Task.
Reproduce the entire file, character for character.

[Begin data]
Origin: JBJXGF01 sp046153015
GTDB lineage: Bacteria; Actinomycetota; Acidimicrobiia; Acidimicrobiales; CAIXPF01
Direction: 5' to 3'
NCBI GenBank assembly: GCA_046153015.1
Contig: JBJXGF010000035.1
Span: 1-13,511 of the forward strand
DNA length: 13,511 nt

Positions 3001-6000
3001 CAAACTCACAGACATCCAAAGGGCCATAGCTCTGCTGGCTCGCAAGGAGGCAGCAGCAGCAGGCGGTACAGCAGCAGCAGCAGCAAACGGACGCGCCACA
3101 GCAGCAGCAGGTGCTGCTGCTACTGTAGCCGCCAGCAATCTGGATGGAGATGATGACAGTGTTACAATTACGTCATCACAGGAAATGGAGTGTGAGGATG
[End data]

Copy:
Origin: JBJXGF01 sp046153015
GTDB lineage: Bacteria; Actinomycetota; Acidimicrobiia; Acidimicrobiales; CAIXPF01
Direction: 5' to 3'
NCBI GenBank assembly: GCA_046153015.1
Contig: JBJXGF010000035.1
Span: 1-13,511 of the forward strand
DNA length: 13,511 nt

Positions 3001-6000
3001 CAAACTCACAGACATCCAAAGGGCCATAGCTCTGCTGGCTCGCAAGGAGGCAGCAGCAGCAGGCGGTACAGCAGCAGCAGCAGCAAACGGACGCGCCACA
3101 GCAGCAGCAGGTGCTGCTGCTACTGTAGCCGCCAGCAATCTGGATGGAGATGATGACAGTGTTACAATTACGTCATCACAGGAAATGGAGTGTGAGGATG